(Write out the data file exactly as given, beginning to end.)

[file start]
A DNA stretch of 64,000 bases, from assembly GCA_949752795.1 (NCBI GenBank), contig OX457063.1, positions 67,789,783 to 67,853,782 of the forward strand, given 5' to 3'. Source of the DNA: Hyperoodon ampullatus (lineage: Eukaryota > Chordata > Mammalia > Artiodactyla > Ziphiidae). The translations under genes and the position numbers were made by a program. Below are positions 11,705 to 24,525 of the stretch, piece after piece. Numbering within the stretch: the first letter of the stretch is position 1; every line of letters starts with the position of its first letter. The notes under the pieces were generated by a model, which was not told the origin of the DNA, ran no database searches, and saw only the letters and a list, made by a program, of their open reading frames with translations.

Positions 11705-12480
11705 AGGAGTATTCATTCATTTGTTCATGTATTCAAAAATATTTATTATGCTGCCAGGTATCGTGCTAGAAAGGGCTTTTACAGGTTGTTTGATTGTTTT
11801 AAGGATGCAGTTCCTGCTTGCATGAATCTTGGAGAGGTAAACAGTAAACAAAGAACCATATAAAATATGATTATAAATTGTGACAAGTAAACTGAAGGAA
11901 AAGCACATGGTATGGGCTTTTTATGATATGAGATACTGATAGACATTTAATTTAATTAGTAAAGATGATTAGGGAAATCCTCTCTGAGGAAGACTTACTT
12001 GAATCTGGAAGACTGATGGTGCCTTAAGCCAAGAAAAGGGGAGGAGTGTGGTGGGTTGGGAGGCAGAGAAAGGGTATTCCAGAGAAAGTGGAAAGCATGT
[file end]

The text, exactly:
A DNA stretch of 64,000 bases, from assembly GCA_949752795.1 (NCBI GenBank), contig OX457063.1, positions 67,789,783 to 67,853,782 of the forward strand, given 5' to 3'. Source of the DNA: Hyperoodon ampullatus (lineage: Eukaryota > Chordata > Mammalia > Artiodactyla > Ziphiidae). The translations under genes and the position numbers were made by a program. Below are positions 11,705 to 24,525 of the stretch, piece after piece. Numbering within the stretch: the first letter of the stretch is position 1; every line of letters starts with the position of its first letter. The notes under the pieces were generated by a model, which was not told the origin of the DNA, ran no database searches, and saw only the letters and a list, made by a program, of their open reading frames with translations.

Positions 11705-12480
11705 AGGAGTATTCATTCATTTGTTCATGTATTCAAAAATATTTATTATGCTGCCAGGTATCGTGCTAGAAAGGGCTTTTACAGGTTGTTTGATTGTTTT
11801 AAGGATGCAGTTCCTGCTTGCATGAATCTTGGAGAGGTAAACAGTAAACAAAGAACCATATAAAATATGATTATAAATTGTGACAAGTAAACTGAAGGAA
11901 AAGCACATGGTATGGGCTTTTTATGATATGAGATACTGATAGACATTTAATTTAATTAGTAAAGATGATTAGGGAAATCCTCTCTGAGGAAGACTTACTT
12001 GAATCTGGAAGACTGATGGTGCCTTAAGCCAAGAAAAGGGGAGGAGTGTGGTGGGTTGGGAGGCAGAGAAAGGGTATTCCAGAGAAAGTGGAAAGCATGT